There really is no feeling quite like hearing a song for the first time and falling in love with it. Often though, like many people, I find myself playing the same artists over and over again. There’s a certain comfort and safety in playing the tunes and styles we know we love, but taking a step outside our comfort zone and exploring something completely new can open up a world of inspiration.
A global library of music
K-Pop superstars like BTS and Latin rappers like J Balvin are slowly releasing the English language’s stranglehold on the charts. That said, if you limit yourself to one language or genre, you miss out on great swathes of music from around the world. Global artists have always been putting out incredible music, but such a tiny fraction slips through the net to reach our ears. Obviously, it’s physically impossible to listen to every one of the 60,000 new songs uploaded to Spotify every single day. It may well be worth exploring some songs in a new language though – even if you can’t always understand the words, the music can still speak to you.
Think about how many great songs have come about from unusual combinations of genres. People might have thought Lil Nas X was crazy teaming up with country star Billy Ray Cyrus. That was until their collaboration became one of the biggest selling singles of all time. Don’t let any preconceptions you may have about an artist or genre get in the way of making amazing music. Approach every song with an open mind, knowing that, even if it’s not for you, somebody poured their heart and soul into it.
Fusing unexpected genres
The web of creative influences behind any musical work can be so dense and various that unlikely links and inspiration can be drawn. One band that showcases this exceptionally well is Zeal & Ardor. They blend Black Metal with African-American spirituals to create a completely unique sound, frustrating some Metal purists in the process. At first thought, the fusion seems unlikely. But if you trace the roots of Metal back through the years, via Rock and Blues, you’d quickly find a path straight to the Spirituals that inspired this sound.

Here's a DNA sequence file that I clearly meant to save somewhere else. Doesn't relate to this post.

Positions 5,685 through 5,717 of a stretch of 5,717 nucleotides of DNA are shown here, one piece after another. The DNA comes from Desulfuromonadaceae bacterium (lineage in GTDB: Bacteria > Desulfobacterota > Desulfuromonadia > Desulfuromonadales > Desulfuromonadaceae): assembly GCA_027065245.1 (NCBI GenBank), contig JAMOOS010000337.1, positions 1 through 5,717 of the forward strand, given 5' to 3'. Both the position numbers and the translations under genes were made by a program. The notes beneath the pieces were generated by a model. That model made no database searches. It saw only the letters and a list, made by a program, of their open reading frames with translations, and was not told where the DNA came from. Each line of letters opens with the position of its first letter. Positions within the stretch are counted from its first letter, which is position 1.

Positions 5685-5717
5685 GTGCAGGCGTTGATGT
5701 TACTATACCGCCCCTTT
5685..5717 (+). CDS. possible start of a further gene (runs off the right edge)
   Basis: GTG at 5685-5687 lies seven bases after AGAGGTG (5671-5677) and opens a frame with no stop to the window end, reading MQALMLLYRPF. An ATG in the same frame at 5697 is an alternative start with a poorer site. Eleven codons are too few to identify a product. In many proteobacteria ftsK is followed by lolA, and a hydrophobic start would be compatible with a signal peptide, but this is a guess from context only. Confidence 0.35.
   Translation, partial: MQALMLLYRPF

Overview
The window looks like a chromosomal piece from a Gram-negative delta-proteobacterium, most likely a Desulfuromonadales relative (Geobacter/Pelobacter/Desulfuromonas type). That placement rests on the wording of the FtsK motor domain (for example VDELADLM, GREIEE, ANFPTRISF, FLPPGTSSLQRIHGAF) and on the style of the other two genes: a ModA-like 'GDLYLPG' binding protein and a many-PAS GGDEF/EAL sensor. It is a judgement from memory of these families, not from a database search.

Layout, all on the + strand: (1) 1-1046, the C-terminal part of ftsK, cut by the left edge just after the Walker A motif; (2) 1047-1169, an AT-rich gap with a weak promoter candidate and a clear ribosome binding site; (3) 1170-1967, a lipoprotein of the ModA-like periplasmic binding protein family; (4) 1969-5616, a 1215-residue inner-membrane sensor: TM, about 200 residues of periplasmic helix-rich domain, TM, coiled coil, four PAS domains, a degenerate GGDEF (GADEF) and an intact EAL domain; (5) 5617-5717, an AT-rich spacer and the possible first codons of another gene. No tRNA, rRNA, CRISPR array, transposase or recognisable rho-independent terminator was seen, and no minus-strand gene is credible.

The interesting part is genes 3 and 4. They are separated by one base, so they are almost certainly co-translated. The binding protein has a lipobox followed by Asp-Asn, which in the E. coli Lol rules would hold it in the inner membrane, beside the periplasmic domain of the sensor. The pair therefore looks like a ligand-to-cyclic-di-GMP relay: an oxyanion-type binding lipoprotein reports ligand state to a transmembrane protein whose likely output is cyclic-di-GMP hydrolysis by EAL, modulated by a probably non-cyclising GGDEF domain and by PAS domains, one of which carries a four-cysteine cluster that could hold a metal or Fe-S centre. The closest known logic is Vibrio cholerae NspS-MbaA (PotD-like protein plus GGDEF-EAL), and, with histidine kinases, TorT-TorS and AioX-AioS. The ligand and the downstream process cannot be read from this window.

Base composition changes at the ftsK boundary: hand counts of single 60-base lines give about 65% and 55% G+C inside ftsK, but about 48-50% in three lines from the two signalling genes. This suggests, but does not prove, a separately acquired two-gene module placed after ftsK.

The origins of Hyperpop
Here’s an example of how music from the other side of the world has influenced pop music. Japanese pop music’s over-the-top vocaloid production and saccharine sweet style may not be for everyone, but it became a key influence for a generation of Western producers who went on to birth Hyperpop. Artists like Charli XCX and 100 gecs wouldn’t sound the way they do if it wasn’t for the likes of Kyary Pamyu Pamyu and Hatsune Miku. Of course, all music is born of a creative stew from all sorts of different influences but it is worth going back and listening to some of the tracks that could have inspired artists you love.
Many artists speak of how they draw great excitement and inspiration from the hunt for new music. DJs can spend hours ‘crate digging’ in old record shops looking for some obscure vinyl records to sample. In his Virtuoso course, Melé effused about searching for Latin records and sampling their percussion sounds. These were records made thousands of miles away but their grooves struck a chord with the producer. If the thought of searching through old vinyl sounds a bit too hipster for you, you can discover any song from anywhere at just the click of a button online.
At Virtuoso, most of the staff are active musicians and producers ourselves. A great example of how inspiration can come from unexpected places was in the Eats Everything video course. I’d heard of the DJ and producer, but his signature brand of Big House beats wasn’t exactly the sort of thing I’d regularly play. However, in working on materials for the course, I learned several transferable skills and tips to take into my own music.
Here’s your homework then (yes, this blog post has homework) – go onto your favourite streaming site and browse by category. Choose something that you’d never have thought to go and listen to. Maybe it’s Country, Black Metal or Punjabi Pop. Have a really critical listen to the elements of the track – there could be something unexpected you like that you could use in your own music. You could find yourself inspired by Mizrahi rhythms or the percussion on some Congolese rap. Anything that gets your creative juices flowing is time well spent.